Russell snaps back at Qatar ‘fitness problem’ criticism

George Russell is far from happy with comments made by former F1 drivers after the Qatar GP

George Russell is far from happy with comments made by former F1 drivers after the Qatar GP. Image: Russell Batchelor/XPB

George Russell has countered the surprising criticism that F1 drivers should have been fitter to contend with the extreme weather conditions posed by the recent Qatar Grand Prix.

Racing for over 90 minutes in oppressive heat and humidity at the Lusail International Circuit left a number of drivers ill and requiring medical attention afterward for severe hydration and heat stroke.

The FIA made clear the day after the event that it would review the extreme circumstances due to the fact the drivers “should not be expected to compete under conditions that could jeopardise their health or safety”.

Gerhard Berger, however, was one of those who questioned the fitness of the drivers.

Quoted following an interview on Servus TV, the former Ferrari, McLaren, and Benetton driver said it was “simply a matter of fitness”.

The 10-time grand prix winner added: “If you’re in great shape, you won’t get sick. It’s a fitness problem and a circulatory issue.”

Even Sky Sports F1 pundit Martin Brundle, who competed in 158 races, remarked that he did not “buy into the weak view” that F1 should not put the drivers through a challenge such as Qatar.

He added: “It’s races like Qatar and very rainy days that make F1 drivers look like the heroes and athletes they are.”

Mercedes driver Russell was left far from impressed with such remarks.

“I train substantially for the heat,” countered Russell. “I train in three layers of clothes ahead of these hot races. I do a huge amount of saunas to adapt to the heat.

“These guys who are commenting on this, we are driving laps 20 seconds a lap faster than they were, in the corners pulling 5G, every single aspect.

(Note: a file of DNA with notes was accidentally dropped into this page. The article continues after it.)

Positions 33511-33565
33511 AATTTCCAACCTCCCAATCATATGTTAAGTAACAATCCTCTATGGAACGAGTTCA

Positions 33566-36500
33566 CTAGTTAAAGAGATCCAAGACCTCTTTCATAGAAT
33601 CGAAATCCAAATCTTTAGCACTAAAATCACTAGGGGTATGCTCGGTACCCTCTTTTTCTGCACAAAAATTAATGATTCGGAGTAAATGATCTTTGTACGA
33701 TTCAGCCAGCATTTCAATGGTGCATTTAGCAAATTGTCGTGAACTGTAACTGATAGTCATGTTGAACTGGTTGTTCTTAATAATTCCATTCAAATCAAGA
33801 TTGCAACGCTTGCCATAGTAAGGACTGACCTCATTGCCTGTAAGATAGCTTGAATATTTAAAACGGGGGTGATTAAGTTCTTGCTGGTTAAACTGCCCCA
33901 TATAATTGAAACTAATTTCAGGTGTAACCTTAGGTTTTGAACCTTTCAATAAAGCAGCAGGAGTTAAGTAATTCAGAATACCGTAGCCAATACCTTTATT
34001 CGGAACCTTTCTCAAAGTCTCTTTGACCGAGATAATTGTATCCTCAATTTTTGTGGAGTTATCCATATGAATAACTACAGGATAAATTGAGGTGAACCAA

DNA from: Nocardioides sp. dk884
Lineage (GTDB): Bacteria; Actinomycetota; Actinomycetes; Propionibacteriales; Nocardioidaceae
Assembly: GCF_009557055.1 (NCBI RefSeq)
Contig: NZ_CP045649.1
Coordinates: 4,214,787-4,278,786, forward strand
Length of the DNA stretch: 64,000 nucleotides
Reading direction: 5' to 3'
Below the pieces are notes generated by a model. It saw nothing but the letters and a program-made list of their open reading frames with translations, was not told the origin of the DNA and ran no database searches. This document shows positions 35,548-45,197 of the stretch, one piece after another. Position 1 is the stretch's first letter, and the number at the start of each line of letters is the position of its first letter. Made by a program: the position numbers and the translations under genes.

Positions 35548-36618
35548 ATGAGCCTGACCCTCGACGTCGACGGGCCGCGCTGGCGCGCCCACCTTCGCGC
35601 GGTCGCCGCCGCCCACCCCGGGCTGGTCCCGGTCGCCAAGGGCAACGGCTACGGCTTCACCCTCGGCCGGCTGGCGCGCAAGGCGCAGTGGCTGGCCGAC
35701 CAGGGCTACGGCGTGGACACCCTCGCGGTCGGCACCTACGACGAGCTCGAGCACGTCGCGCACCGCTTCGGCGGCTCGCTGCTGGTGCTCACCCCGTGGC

“Of course, we need to be gladiators, but when it comes to the heat there’s only so much the body can take.”

Drawing on the World Cup in Qatar at the end of last year, Russell added: “They added three-minute water breaks twice throughout the game.

“They had a 15-minute half-time break, and we were driving flat out for 90 minutes on a super high-speed, high downforce circuit with temperature and humidity that were horrific.”

One of the major aspects for Russell is the nature of today’s F1 cars compared to those of yesteryear, notably with regard to the array of heat-generating components that sit around a driver’s cockpit, adding to the soaring temperatures.

“I know from the drivers, some of them who suffered from heat stroke were ill for the week following as well,” he remarked, with good friend Alex Albon one of those.

“Anybody can say what they like but also the race cars in the ’80s and ’90s didn’t have all the electrical boxes around the cockpit, heating it up, and they didn’t have the power steering system running at 50-60 degrees radiating heat.

“We have hydraulic lines running all around the cockpit which are at 120 degrees, so the cockpit was closing in on 60 degrees Celsius throughout that race.

“And we have thicker fireproof underwear than they ever wore. Since the (Romain) Grosjean crash, the fireproofs are substantially thicker, so it’s like wearing a fleece.

“So, people can say what they like, things are different now, the same way things were different 40 years ago.”

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